I lived, up to the time of the illness that deprived me of my sight and hearing, in a tiny house consisting of a large square room and a small one, in which the servant slept. It is a custom in the South to build a small house near the homestead as an annex to be used on occasion. Such a house my father built after the Civil War, and when he married my mother they went to live in it. It was completely covered with vines, climbing roses and honeysuckles. From the garden it looked like an arbour. The little porch was hidden from view by a screen of yellow roses and Southern smilax. It was the favourite haunt of humming-birds and bees.
The Keller homestead, where the family lived, was a few steps from our little rose-bower. It was called "Ivy Green" because the house and the surrounding trees and fences were covered with beautiful English ivy. Its old-fashioned garden was the paradise of my childhood.
Even in the days before my teacher came, I used to feel along the square stiff boxwood hedges, and, guided by the sense of smell, would find the first violets and lilies. There, too, after a fit of temper, I went to find comfort and to hide my hot face in the cool leaves and grass. What joy it was to lose myself in that garden of flowers, to wander happily from spot to spot, until, coming suddenly upon a beautiful vine, I recognized it by its leaves and blossoms, and knew it was the vine which covered the tumble-down summer-house at the farther end of the garden! Here, also, were trailing clematis, drooping jessamine, and some rare sweet flowers called butterfly lilies, because their fragile petals resemble butterflies' wings. But the roses-they were loveliest of all. Never have I found in the greenhouses of the North such heart-satisfying roses as the climbing roses of my southern home. They used to hang in long festoons from our porch, filling the whole air with their fragrance, untainted by any earthy smell; and in the early morning, washed in the dew, they felt so soft, so pure, I could not help wondering if they did not resemble the asphodels of God's garden.
The beginning of my life was simple and much like every other little life. I came, I saw, I conquered, as the first baby in the family always does. There was the usual amount of discussion as to a name for me. The first baby in the family was not to be lightly named, every one was emphatic about that. My father suggested the name of Mildred Campbell, an ancestor whom he highly esteemed, and he declined to take any further part in the discussion. My mother solved the problem by giving it as her wish that I should be called after her mother, whose maiden name was Helen Everett. But in the excitement of carrying me to church my father lost the name on the way, very naturally, since it was one in which he had declined to have a part. When the minister asked him for it, he just remembered that it had been decided to call me after my grandmother, and he gave her name as Helen Adams.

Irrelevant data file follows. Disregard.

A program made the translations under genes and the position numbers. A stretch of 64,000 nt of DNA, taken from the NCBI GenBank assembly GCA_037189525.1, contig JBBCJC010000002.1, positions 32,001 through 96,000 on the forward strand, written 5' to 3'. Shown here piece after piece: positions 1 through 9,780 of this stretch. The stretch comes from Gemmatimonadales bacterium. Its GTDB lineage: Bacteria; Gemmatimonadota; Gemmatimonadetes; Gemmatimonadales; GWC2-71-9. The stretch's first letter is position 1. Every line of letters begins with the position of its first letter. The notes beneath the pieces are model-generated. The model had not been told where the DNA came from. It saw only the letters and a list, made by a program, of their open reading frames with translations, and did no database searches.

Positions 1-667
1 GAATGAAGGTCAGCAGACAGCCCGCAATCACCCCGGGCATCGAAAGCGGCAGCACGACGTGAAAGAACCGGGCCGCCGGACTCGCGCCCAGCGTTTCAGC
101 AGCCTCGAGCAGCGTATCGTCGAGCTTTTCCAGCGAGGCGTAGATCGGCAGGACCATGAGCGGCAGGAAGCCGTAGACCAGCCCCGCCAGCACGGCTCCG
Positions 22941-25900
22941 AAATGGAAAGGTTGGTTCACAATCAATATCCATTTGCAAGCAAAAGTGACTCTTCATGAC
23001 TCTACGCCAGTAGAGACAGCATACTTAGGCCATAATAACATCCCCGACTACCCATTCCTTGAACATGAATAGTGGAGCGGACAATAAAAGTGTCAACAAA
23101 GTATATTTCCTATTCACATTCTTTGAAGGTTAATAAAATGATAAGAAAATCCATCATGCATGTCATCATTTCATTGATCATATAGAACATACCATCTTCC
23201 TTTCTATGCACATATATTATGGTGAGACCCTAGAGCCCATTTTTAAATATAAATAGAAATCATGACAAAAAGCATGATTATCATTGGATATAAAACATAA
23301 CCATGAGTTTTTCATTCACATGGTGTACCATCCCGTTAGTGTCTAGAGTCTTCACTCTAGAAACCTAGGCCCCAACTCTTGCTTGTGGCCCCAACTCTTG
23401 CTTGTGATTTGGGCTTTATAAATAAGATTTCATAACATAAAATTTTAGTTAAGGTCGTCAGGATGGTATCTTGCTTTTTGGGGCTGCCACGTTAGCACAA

I am told that while I was still in long dresses I showed many signs of an eager, self-asserting disposition. Everything that I saw other people do I insisted upon imitating. At six months I could pipe out "How d'ye," and one day I attracted every one's attention by saying "Tea, tea, tea" quite plainly. Even after my illness I remembered one of the words I had learned in these early months. It was the word "water," and I continued to make some sound for that word after all other speech was lost. I ceased making the sound "wah-wah" only when I learned to spell the word.
They tell me I walked the day I was a year old. My mother had just taken me out of the bath-tub and was holding me in her lap, when I was suddenly attracted by the flickering shadows of leaves that danced in the sunlight on the smooth floor. I slipped from my mother's lap and almost ran toward them. The impulse gone, I fell down and cried for her to take me up in her arms.
These happy days did not last long. One brief spring, musical with the song of robin and mockingbird, one summer rich in fruit and roses, one autumn of gold and crimson sped by and left their gifts at the feet of an eager, delighted child. Then, in the dreary month of February, came the illness which closed my eyes and ears and plunged me into the unconsciousness of a new-born baby. They called it acute congestion of the stomach and brain.1 The doctor thought I could not live. Early one morning, however, the fever left me as suddenly and mysteriously as it had come. There was great rejoicing in the family that morning, but no one, not even the doctor, knew that I should never see or hear again.